Televisits tended to take less time than in-person visits. Consider the implications of that in this era of purported physician shortages. It is part of the basic question: Where is our training and experience best used, performing ritualistic and pseudo-comprehensive exams or zeroing in where attention is needed?

I am not advocating telemedicine over in-person visits. Telemedicine can be convenient and practical, especially when you live hundreds of miles from specialists. But I am advocating a different view of the clinic visit in general:

Stop faking comprehensiveness. Have the courage and integrity to do only what the clinical situation requires. Don’t fill your visit or office notes with phony fluff. If you then have time left over, use it to relate to your patient as a human being, instead of a virtual/human checklist.

8 Responses to “Did Covid and Telemedicine Finally Make the Physical Exam Obsolete?”


  1. 1 Lisa Scheid RAmey, MD June 11, 2021 at 6:38 am

    Brilliant! Thanks for sharing your wisdom! Also, we know each other from senior year in Kingston. Honored to know you! I loved being a country doc in NH

  2. 3 Henry Hochberg June 11, 2021 at 12:41 pm

    WNL = We Never Looked

  3. 4 Thomas J. Locke III MD June 20, 2021 at 8:42 am

    The unspoken premise in this line of reasoning reflects the painful reality that those who were raised on EMR’s- who checked boxes to generate reimbursement- never learned to perform physical diagnosis. We have more than a generation of doctors and even more noctors, who don’t know HOW to do a physical exam. If you are able to perform an exam it is not dishonest to state that you have done so. The pandemic provided clinicians with the excuse not to touch people. But incompetency in physical examination predates the pandemic. There are still a precious few of us with gray hair who were around before there were EHR’s and before the bean counters were in charge who actually learned how to do a physical exam. Hopefully we will have opportunities to pass on these skills to those who don’t believe they exist before we leave the profession. Physical diagnosis is still a useful tool but like any tool you have to know how to use it. Physicians need to be as proficient at using their hands, eyes, ears AND BRAIN as they are using a mouse and a key board.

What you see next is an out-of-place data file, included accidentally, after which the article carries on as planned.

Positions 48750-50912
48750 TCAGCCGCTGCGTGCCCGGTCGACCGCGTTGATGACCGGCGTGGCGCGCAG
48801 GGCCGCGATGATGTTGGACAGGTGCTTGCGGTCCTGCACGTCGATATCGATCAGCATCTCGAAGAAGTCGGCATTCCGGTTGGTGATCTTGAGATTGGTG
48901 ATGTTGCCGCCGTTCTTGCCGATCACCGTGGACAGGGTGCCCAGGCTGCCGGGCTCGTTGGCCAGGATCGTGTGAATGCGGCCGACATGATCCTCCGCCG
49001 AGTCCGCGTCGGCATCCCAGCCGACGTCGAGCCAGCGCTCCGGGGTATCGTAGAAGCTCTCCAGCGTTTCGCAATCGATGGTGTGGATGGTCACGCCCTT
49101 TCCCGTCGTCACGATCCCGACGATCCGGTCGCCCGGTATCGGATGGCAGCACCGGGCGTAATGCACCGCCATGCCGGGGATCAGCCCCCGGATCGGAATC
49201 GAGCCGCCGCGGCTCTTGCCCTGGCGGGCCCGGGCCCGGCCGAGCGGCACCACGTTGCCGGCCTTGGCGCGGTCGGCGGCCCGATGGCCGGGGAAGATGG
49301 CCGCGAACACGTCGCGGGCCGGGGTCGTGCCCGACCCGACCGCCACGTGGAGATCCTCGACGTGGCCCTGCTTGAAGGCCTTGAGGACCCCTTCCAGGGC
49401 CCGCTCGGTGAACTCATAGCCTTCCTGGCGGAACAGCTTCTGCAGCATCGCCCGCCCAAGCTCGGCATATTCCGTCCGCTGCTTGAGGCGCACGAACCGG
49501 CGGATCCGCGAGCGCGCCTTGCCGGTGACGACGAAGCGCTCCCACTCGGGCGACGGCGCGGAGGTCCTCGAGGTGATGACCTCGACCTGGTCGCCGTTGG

4. 5 Traci Grossman, MD June 20, 2021 at 6:52 pm

    I think we were separated at birth!
    Exactly what I say to whomever will listen. But, mostly to my dog because he will ALWAYS listen. I believe we have moved from the art of medicine to the practice of “mudicine”. We slog through clicks and templates and mandatory garbage which muddies what we should really be looking for, or actually, listening for. Thanks for a great piece.

  5. 7 Thomas Locke June 21, 2021 at 12:41 pm

    Interesting. I vent to my chocolate lab as well. I hope we can educate clinicians in the ART of physical diagnosis- before our time on the planet is over

  6. 8 drpattersonmd June 26, 2021 at 11:42 am

    Couldn’t agree more about the lack of utility of comprehensive physical exams in asymptomatic patients. Hopefully, with documentation changes required by CMS implemented in January 2021, the incentive to check ‘bullets’ in templates will reduce. The human touch element is still an important therapy for patients who expect that from physicians, thus the exam still has some merit and importance. Great entry!


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Osler said “Listen to your patient, he is telling you the diagnosis”. Duvefelt says “Listen to your patient, he is telling you what kind of doctor he needs you to be”.